By The Mother
WHAT A CHILD SHOULD ALWAYS REMEMBER
The necessity of an absolute sincerity.
The certitude of Truth’s final victory.
The possibility of constant progress with the will to achieve.
AN IDEAL CHILD
He does not become angry when things seem to go against him or decisions are not in his favour.
Whatever he does he does it to the best of his capacity and keeps on doing in the face of almost certain failure. He always thinks straight and acts straight.
He never fears to say the truth whatever may be the consequences.
He does not get disheartened if he has to wait a long time to see the results of his efforts.
He faces the inevitable difficulties and sufferings without grumbling.
He never slackens his effort however long it has to last.
He keeps equanimity in success as well as in failure.
He always goes on fighting for the final victory though he may meet with many defeats.
He knows how to smile and keep a happy heart in all circumstances.
He does not become conceited over his success, neither does he feel himself superior to his comrades.
He appreciates the merits of others and is always ready to help another to succeed.
IS FAIR AND OBEDIENT
He observes the discipline and is always honest.
THE IDEAL CHILD
… likes to study when he is in school,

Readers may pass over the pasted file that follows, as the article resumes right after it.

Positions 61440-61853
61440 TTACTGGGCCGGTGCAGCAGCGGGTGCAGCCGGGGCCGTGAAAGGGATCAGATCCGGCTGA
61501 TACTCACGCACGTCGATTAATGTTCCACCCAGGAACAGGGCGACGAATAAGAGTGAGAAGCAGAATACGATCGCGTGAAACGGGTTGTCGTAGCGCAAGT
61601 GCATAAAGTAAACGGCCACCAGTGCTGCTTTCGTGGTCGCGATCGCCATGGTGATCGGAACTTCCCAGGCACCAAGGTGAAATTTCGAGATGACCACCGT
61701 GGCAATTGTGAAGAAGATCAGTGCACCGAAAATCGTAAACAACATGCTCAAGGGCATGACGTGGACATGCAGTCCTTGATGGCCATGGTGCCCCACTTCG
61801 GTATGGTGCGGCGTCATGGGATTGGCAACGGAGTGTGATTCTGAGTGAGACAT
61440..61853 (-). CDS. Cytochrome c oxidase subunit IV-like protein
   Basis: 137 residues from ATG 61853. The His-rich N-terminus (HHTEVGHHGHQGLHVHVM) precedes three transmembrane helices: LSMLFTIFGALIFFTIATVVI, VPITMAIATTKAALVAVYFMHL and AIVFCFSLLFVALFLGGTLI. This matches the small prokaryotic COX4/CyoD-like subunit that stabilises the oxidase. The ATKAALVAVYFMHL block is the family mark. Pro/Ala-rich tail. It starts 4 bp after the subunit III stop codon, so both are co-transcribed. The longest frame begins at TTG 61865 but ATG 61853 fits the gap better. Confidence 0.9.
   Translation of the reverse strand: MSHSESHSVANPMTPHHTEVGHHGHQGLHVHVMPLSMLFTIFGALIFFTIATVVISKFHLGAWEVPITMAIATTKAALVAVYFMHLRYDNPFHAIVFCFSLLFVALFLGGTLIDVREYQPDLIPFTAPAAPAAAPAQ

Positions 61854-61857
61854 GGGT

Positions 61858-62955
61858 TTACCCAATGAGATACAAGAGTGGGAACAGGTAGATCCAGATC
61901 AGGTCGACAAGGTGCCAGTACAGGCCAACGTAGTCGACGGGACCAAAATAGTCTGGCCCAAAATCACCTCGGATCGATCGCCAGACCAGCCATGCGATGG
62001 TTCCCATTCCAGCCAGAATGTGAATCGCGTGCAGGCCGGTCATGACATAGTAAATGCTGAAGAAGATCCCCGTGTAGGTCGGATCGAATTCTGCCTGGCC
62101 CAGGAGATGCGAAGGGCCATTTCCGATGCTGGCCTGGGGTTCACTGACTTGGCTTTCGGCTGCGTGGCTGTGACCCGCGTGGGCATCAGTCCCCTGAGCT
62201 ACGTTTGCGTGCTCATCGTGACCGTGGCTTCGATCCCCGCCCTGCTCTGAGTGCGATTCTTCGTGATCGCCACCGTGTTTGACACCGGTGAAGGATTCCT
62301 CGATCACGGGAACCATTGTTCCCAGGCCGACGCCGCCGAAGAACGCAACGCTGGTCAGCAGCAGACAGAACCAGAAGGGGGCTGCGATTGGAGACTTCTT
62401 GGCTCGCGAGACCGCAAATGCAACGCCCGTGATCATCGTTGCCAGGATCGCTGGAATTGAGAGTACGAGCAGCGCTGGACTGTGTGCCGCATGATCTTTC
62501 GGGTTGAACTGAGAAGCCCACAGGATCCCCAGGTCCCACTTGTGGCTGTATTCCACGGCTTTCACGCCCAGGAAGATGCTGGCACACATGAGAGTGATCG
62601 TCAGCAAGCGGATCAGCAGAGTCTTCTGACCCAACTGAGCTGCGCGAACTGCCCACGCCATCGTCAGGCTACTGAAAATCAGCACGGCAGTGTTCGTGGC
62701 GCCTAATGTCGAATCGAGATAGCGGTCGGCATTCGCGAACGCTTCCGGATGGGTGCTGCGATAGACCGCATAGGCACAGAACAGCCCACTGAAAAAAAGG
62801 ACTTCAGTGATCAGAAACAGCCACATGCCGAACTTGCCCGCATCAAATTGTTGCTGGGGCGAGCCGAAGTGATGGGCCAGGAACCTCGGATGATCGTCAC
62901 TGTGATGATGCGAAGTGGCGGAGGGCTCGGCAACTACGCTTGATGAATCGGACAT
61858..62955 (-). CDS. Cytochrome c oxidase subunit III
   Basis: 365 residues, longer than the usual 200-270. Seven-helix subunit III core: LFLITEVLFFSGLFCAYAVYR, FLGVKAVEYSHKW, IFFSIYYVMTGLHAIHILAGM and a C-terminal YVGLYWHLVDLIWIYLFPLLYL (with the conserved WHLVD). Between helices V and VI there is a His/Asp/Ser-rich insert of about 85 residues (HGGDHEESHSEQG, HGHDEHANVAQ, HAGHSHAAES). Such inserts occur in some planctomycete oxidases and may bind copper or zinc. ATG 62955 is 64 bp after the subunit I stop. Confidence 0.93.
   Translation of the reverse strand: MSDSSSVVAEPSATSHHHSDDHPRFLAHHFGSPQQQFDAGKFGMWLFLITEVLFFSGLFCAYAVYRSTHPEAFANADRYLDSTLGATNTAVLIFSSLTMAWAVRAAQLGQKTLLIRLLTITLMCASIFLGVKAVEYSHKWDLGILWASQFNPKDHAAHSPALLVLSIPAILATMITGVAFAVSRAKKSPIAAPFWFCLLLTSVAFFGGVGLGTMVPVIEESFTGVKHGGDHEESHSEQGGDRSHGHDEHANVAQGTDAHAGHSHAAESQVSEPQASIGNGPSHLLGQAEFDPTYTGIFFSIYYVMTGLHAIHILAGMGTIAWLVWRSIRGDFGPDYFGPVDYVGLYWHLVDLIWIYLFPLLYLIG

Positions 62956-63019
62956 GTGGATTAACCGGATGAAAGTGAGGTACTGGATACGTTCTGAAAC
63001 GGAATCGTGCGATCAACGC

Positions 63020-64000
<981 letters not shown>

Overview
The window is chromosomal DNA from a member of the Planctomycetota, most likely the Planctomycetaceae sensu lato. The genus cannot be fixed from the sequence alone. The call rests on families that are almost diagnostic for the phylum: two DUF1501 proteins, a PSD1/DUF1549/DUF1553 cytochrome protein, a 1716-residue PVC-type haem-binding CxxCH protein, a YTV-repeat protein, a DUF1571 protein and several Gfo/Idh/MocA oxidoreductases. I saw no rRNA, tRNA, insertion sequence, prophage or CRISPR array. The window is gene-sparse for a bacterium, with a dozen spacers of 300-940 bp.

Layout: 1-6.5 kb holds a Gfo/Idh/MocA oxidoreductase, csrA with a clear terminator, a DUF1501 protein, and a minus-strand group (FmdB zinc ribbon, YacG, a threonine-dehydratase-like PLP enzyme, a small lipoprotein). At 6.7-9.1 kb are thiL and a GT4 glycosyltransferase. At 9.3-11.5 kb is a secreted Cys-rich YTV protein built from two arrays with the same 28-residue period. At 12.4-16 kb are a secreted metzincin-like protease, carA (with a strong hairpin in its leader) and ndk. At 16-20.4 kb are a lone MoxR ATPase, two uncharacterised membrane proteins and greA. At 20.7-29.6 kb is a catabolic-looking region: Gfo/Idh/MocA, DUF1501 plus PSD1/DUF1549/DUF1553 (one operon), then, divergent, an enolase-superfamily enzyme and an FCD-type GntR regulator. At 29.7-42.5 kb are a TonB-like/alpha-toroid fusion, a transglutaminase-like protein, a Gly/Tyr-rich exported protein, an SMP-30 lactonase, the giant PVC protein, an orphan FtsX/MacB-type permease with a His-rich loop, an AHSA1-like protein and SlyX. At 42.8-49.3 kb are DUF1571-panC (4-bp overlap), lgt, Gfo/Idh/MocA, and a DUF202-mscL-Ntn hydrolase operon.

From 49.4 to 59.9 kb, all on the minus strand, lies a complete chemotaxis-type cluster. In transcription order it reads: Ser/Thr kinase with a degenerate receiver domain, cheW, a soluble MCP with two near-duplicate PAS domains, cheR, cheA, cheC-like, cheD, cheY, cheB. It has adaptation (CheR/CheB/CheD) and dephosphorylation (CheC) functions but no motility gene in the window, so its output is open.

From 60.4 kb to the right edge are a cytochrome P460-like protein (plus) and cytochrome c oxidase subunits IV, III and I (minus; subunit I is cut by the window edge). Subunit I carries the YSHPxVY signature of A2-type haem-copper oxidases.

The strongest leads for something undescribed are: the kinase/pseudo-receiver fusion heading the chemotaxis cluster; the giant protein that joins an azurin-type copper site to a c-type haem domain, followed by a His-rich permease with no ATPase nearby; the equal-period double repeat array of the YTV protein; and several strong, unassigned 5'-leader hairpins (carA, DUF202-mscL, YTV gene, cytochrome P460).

… he likes to play when he is in the playground,
… he like to eat at meal-time,
… he likes to sleep at bed-time,
… and always he is full of love for all those around him,
… full of confidence in the divine Grace, full of deep respect for the Divine.
CODE OF SPORTSMANSHIP
Keep the rules.
Keep faith with your comrade.
Keep your temper.
Keep yourself fit.
Keep a stout heart in defeat.
Keep your pride under in victory.
Keep a sound soul, a clean mind, and a healthy body.
Play the game.
A GOOD SPORTSMAN
ON THE FIELD he does not jeer at errors; he does not cheer at the opponent’s defeat; he treats them as guests, not enemies.
IN SCHOOL, he is considerate to the authorities, the fellow students, and the teachers.
IN LIFE he is respectful to others; he treats them as he would be treated.
ON THE FIELD he works for the good of the team rather than for individual honour; he will even sacrifice his own prestige for his team; he is a gracious winner.
IN SCHOOL he does not become conceited over his success, neither does he feel himself superior to his class-mates.
IN LIFE he does not “blow” about what he is going to do; he does not boast about what he has done.
ON THE FIELD he applauds a good play of his opponents.
IN SCHOOL he appreciates another’s merit.
IN LIFE he does not ridicule the man who is “down” but encourages him. He is not afraid to voice his opinions straightforwardly and clearly.
ON THE FIELD he plays hard; he fights though he may be already defeated; he accepts adverse decisions; he is a good loser.
IN SCHOOL he does his work, he keeps on working in the face of almost certain failure. He has the vim to think straight, the pluck to act straight.
IN LIFE he does his part however hard it may be; he accepts reverses with a smile and tries again.
ON THE FIELD he observes the rules of the games.
IN SCHOOL he observes all the regulations.
IN LIFE he respects the rules which help to promote harmony.
ON THE FIELD he competes in a clean, hard-fought but friendly way; he helps an injured opponent.
IN SCHOOL he does not waste his time nor that of the teachers. He is always honest.
IN LIFE he sees impartially both sides of a question.